### b. Original probabilistic forecasts

*φ*is a Gaussian PDF,

*x*is a temperature value,

*ξ*is the ensemble mean at time

_{t}*t*,

*μ*is a bias-correction term for the center of the distribution, and

*s*

^{2}is the variance of the distribution.

The parameters *μ* and *s* were computed separately for each station and separately for each of the 24 forecast hours. They were computed from a 40-day sliding window that ended the day before the forecast was initialized. A training period of 40 days is a compromise between the need to use statistics that adapt quickly to seasonal changes and the requirement to have enough data to robustly estimate the parameters. Similar training lengths have been used to produce probabilistic forecasts using Bayesian model averaging (Raftery et al. 2005; Sloughter et al. 2007).

The spread parameter *σ*_{0} (and consequently *σ*) was also computed separately for each station using a 40-day sliding window; however, all 24 forecast offsets for a given station were pooled together to give a more robust estimate.

## 4. Analysis

### a. Ignorance score

The total ignorance scores of the original probabilistic forecasts were computed by averaging ignorance scores over all forecast cycles, and forecast hours, but separately for each station and each value of *n* in order to see how far into the future a recent observation can improve the ignorance score.

Figure 5a shows the improvement in the ignorance score provided by the updated probabilistic forecast as a function of distance from the most recent observation. The updated forecasts at 0 h after an observation has been made has an ignorance score of −∞ since the true state is fully known. However, this update forecast is of no value since it is only available after the observation has been made. As the time since the most recent observation increases, the improvement in the ignorance score reduces down toward 0.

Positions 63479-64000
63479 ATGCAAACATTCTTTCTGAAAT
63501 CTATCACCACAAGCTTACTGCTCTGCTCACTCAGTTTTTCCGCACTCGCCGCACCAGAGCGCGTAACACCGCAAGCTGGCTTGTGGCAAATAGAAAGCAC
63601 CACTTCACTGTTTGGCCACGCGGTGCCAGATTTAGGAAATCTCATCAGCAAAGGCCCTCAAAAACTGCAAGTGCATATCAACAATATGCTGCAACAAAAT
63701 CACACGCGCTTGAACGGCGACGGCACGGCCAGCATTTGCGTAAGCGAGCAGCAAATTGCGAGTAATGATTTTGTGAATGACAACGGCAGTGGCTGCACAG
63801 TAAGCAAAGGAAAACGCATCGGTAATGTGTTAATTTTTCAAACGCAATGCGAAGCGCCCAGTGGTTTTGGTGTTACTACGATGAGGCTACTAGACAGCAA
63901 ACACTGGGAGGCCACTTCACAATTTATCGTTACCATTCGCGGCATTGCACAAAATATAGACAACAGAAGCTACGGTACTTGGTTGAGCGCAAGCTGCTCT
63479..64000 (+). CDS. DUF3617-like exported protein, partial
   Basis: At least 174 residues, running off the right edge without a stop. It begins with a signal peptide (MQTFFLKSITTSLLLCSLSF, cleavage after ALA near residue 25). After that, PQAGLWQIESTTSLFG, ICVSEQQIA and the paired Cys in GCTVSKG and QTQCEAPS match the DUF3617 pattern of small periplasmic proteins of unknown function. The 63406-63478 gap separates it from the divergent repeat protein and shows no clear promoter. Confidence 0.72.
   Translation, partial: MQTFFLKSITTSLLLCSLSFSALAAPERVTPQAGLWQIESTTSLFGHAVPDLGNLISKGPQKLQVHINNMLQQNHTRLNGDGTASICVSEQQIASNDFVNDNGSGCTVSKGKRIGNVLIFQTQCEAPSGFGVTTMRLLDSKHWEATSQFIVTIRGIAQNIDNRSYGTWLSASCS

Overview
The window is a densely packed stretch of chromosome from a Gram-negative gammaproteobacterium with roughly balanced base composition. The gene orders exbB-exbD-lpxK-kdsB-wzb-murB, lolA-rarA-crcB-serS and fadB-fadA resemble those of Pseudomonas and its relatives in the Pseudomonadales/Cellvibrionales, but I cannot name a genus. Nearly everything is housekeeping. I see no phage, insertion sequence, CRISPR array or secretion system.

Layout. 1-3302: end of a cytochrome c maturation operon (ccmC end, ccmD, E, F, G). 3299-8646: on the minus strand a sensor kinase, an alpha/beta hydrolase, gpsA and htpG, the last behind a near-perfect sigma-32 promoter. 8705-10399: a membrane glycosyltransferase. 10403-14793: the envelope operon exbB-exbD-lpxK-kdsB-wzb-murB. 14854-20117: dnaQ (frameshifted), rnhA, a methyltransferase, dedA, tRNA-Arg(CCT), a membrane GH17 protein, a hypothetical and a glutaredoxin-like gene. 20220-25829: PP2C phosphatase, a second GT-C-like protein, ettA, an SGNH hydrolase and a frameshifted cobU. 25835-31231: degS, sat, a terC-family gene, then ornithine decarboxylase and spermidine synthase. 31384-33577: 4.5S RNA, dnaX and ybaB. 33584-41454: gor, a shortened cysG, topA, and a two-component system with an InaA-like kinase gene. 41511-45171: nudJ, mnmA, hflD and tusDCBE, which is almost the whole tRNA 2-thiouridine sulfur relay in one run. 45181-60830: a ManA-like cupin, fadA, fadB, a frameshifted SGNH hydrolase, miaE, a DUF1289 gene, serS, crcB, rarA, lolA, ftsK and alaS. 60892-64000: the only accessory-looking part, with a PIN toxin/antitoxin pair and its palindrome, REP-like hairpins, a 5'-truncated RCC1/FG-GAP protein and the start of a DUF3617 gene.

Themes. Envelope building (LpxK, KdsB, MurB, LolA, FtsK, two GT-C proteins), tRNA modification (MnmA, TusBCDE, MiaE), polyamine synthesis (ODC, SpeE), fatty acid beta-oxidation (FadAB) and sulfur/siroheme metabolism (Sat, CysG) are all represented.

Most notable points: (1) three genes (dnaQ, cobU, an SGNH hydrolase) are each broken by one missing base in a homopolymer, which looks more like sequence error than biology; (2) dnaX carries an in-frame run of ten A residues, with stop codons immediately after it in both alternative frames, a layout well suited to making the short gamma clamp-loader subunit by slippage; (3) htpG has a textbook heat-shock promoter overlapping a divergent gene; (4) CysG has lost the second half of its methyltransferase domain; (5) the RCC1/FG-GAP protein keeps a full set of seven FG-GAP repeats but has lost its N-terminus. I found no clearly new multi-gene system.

Verification statistics for the probabilistic forecasts used in the study. (a) Reduction (improvement) of the ignorance score by the updated probabilistic forecast relative to the original probabilistic forecast. Each of the five lines represents the score for a different station. (b) Percentage improvement in the CRPS by the updated probabilistic forecast. (c) PIT histogram of the updated forecasts (black bars) and the original forecasts (white bars), indicating the reliability of the forecasts. (d) Percentage improvement in mean absolute error of the median of the updated probability distributions relative to the median of the original distribution.

Citation: Weather and Forecasting 26, 4; 10.1175/WAF-D-11-00022.1

Verification statistics for the probabilistic forecasts used in the study. (a) Reduction (improvement) of the ignorance score by the updated probabilistic forecast relative to the original probabilistic forecast. Each of the five lines represents the score for a different station. (b) Percentage improvement in the CRPS by the updated probabilistic forecast. (c) PIT histogram of the updated forecasts (black bars) and the original forecasts (white bars), indicating the reliability of the forecasts. (d) Percentage improvement in mean absolute error of the median of the updated probability distributions relative to the median of the original distribution.

Citation: Weather and Forecasting 26, 4; 10.1175/WAF-D-11-00022.1